Goetz ’90 brings ‘The Remedy’ to campus
Thomas Goetz, author of a new history that traces the intersecting careers of Arthur Conan Doyle and the scientist who showed the world that germs cause disease, offers a lecture at Bates at 7:30 p.m. Monday, April 28, at the Edmund S. Muskie Archives, 70 Campus Ave.
Sponsored by the Purposeful Work Initiative at Bates, the event is open to the public at no cost. A booksigning follows the talk. For more information, please contact 207-786-6128 or email@example.com.
The next evening, April 29, Goetz will appear with Bates President Clayton Spencer at a college event in Chicago, where the pair will discuss technology-driven innovations in higher education.
The Bates talk by Goetz, a member of the college’s class of 1990, is titled From Science to Society: How the Germ Theory Helped Create Sherlock Holmes. He’ll discuss The Remedy, newly released by Gotham Books, which traces both how Dr. Robert Koch discovered the connection between microbes and disease — particularly tuberculosis — and Koch’s influence on a provincial English doctor, Conan Doyle.
From his office in southern England, Conan Doyle admired the work of microbiologist Koch in Berlin, eventually adapting his scientific methods into his stories — most prominently, a new detective story featuring a character named Sherlock Holmes.
The Remedy, wrote Kirkus Reviews, is “a beguiling real-life medical detective story.” The Washington Independent Review of Books called it “a must-read for fans of medical history.” The Remedy was chosen as a Best Book of the Month by iTunes and Amazon.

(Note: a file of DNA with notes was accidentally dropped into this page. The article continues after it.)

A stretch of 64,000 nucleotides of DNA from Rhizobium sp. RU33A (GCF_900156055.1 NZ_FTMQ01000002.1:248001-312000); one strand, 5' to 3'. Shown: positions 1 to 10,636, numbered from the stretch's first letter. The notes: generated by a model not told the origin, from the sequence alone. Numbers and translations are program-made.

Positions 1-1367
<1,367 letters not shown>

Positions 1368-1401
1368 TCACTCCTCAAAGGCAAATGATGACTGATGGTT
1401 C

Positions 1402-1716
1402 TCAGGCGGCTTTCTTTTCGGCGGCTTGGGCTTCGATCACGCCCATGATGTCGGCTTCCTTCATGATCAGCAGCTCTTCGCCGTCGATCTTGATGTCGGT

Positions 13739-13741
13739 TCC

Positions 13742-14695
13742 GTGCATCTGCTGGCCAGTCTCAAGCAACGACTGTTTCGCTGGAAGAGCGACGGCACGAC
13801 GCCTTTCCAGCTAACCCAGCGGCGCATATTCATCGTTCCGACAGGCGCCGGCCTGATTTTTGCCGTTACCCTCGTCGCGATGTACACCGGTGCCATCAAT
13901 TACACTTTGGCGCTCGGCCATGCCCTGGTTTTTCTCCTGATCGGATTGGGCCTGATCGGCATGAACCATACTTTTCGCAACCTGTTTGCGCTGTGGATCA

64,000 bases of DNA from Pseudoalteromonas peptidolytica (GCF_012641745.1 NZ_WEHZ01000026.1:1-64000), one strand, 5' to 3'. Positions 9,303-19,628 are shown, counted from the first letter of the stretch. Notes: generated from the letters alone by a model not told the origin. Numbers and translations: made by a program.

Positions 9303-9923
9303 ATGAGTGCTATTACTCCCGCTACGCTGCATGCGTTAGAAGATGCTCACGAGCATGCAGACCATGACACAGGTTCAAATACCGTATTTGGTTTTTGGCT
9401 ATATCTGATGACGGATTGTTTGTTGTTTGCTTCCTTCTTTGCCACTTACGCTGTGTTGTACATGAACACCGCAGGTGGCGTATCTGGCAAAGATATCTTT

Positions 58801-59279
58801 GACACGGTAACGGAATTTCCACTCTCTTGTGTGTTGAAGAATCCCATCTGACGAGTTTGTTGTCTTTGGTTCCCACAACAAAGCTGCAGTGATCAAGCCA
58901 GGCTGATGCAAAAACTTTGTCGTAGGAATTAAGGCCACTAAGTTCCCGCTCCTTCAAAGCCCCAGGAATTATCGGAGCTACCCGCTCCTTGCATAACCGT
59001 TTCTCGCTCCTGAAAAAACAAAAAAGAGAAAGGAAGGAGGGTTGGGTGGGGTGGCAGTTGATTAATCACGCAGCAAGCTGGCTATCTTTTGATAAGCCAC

Goetz is also the author of The Decision Tree: Taking Control of Your Health in the New Era of Personalized Medicine (Rodale Books), selected as Best Health Book of 2010 by the Wall Street Journal.
The former executive editor at WIRED Magazine, Goetz is an entrepreneur and healthcare innovator as well as a writer. Co-founder of Iodine, a technology company researching ways to help consumers make better health decisions, Goetz also is entrepreneur-in-residence at the Robert Wood Johnson Foundation, a philanthropy devoted singularly to the public’s health.
Goetz was the executive producer for the award-winning Discovery Channel documentary Earth 2050: The Future of Energy.
Goetz holds two master’s degrees, one in public health from the University of California, Berkeley, and one in American literature from the University of Virginia.
Tags: Biology Conan Doyle English Healthcare Medicine Sherlock Holmes Thomas Goetz tuberculosis
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